Getting away from the noise of everyday life and into God’s creation can bring light to a person’s life.
Each year, God brings 1,500 to 2,000 people to Camp Tuk-A-Way, a Grace Brethren camp in Blacksburg, surrounded by the Blue Ridge mountains of Virginia.
Outside groups rent the camp from March to November, and the camp has two weeks of its own programming, which welcome about 100 kids each week.
The camp was established in 1964 with a donation of the land from Mr. Bolling, who attended the Patterson Memorial Grace Brethren Church in Roanoke, Va. Today, the camp is Grace-Brethren-owned but operated independently of a district of churches.
For the last ten years, Roy Glass III has served as the camp manager and director. “I am the only paid employee, so all of our staff are volunteers. Each week, we have around 30 volunteers to keep things running.”
The campgrounds feature many unique attractions that campers can enjoy. There are the typical campfires, dining hall, and pond, but the camp also features many different sporting options. There is a rifle range, an archery course, and a paintball field. Additionally, there is an Olympic-size swimming pool, as well as a pond with a Blob, an inflated toy that sits on top of the water that provides hours of entertainment.
The camp also includes a sand volleyball court, a basketball court, tetherball, a ball field, swings, and a gaga ball pit. (Gaga ball combines the skills of dodging, striking, running, and jumping while trying to hit opponents with a ball below the knees.)
Two separate cabin areas (used for separated boy and girl cabins during summer camp) along with a staff cabin and rooms in the dining hall will sleep up to 190 campers.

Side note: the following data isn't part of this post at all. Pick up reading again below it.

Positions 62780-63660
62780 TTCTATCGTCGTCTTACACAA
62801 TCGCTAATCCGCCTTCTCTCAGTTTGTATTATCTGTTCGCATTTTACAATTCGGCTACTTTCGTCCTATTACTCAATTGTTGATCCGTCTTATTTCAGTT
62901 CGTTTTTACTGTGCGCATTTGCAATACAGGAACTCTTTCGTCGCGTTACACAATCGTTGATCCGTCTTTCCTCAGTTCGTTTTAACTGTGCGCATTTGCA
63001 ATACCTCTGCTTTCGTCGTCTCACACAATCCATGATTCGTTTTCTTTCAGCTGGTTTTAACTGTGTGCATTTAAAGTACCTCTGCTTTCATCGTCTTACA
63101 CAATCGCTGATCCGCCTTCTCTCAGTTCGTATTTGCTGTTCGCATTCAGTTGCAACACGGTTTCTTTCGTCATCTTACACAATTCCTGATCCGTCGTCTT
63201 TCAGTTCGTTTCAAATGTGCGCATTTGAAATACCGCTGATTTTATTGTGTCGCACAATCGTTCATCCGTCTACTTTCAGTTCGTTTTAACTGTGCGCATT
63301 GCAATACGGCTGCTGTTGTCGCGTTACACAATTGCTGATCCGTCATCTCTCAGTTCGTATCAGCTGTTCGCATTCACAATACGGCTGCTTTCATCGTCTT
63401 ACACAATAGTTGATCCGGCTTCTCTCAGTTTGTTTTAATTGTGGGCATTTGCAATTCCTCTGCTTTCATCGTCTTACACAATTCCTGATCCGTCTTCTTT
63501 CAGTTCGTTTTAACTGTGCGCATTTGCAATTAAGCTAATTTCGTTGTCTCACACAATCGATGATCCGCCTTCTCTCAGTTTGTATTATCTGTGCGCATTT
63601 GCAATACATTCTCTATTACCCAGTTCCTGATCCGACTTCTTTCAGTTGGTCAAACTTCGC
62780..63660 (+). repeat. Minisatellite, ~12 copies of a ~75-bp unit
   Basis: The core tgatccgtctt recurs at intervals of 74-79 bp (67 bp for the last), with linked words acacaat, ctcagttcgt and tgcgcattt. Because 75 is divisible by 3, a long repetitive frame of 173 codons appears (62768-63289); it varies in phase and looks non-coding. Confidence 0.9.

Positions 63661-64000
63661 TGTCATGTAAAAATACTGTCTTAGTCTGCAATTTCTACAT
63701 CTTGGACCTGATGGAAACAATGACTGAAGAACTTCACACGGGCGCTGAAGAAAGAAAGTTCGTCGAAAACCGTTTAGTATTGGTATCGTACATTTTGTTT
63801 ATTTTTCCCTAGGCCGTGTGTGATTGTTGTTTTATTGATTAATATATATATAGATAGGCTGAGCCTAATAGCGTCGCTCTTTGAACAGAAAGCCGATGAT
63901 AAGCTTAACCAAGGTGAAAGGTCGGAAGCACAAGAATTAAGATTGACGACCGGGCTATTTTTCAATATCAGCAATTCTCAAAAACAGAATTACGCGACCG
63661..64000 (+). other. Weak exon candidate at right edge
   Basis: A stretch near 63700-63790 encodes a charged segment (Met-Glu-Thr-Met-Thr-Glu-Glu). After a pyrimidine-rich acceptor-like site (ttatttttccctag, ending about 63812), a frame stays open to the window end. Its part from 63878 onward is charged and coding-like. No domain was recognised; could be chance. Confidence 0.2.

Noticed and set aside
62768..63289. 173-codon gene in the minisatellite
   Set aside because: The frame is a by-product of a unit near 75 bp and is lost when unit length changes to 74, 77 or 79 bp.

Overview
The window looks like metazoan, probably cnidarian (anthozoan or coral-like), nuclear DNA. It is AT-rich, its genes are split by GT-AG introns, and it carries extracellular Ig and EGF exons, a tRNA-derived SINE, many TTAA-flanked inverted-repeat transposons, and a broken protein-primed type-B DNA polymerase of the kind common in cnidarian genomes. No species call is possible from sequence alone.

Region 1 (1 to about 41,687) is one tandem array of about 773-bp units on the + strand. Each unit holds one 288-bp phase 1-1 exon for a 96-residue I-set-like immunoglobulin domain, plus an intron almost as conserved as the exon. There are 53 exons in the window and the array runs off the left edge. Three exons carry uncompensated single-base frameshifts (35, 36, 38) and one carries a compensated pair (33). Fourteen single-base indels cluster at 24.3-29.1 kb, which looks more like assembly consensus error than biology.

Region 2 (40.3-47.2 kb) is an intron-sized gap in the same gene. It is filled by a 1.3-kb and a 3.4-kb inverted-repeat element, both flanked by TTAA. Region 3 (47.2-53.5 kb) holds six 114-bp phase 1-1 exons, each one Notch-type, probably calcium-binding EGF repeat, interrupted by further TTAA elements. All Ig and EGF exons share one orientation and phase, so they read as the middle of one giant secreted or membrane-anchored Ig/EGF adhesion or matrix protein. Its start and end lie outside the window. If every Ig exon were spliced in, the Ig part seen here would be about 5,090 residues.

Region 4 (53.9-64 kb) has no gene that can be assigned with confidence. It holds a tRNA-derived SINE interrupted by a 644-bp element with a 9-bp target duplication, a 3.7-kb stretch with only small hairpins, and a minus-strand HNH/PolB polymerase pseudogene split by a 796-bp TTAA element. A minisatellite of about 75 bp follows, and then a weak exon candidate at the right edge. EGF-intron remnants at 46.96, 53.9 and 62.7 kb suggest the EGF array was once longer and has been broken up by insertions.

This year, the theme of the camp is “Glow in the Dark.”
“We live in a dark world,” says Glass. “The effects of and the acceptance of sin by society around us is causing this world to grow even darker. We need to understand that the only cure for darkness is light. John 5:14 calls Christians to be the ‘light of the world.’ We are to ‘Glow in the Dark,’ so that those in darkness can see the light of God in our lives and be drawn to the light of Jesus.”
Glass has seen God at work at the camp in many ways over the years.
“My mom and dad met at Camp Grace, which was one of a few Grace Brethren camps back then. Most of the Grace Brethren camps in the east grew out of that camp. I enjoy seeing God bring life mates together. We have had a couple of weddings as a result of God’s work at camp,” Glass says. (His parents are Arlene and the late Roy Glass Jr., a long-time Grace Brethren pastor.)
Most of all, Glass appreciates God’s use of the camp to bring children and teens to Christ.
“Every year we see children and teens make first time and rededication decisions for Christ,” Glass shares. “Most of our volunteer leaders come out of our camps over the years. They want to come back and help introduce the next generation to what we do.”
[Connect:] Click here to send a note of encouragement to Roy as the camp season begins.
This story first appeared in GraceConnect eNews. To subscribe to the weekly e-newsletter that includes news and information from congregations in the Charis Fellowship (Fellowship of Grace Brethren Churches), click here.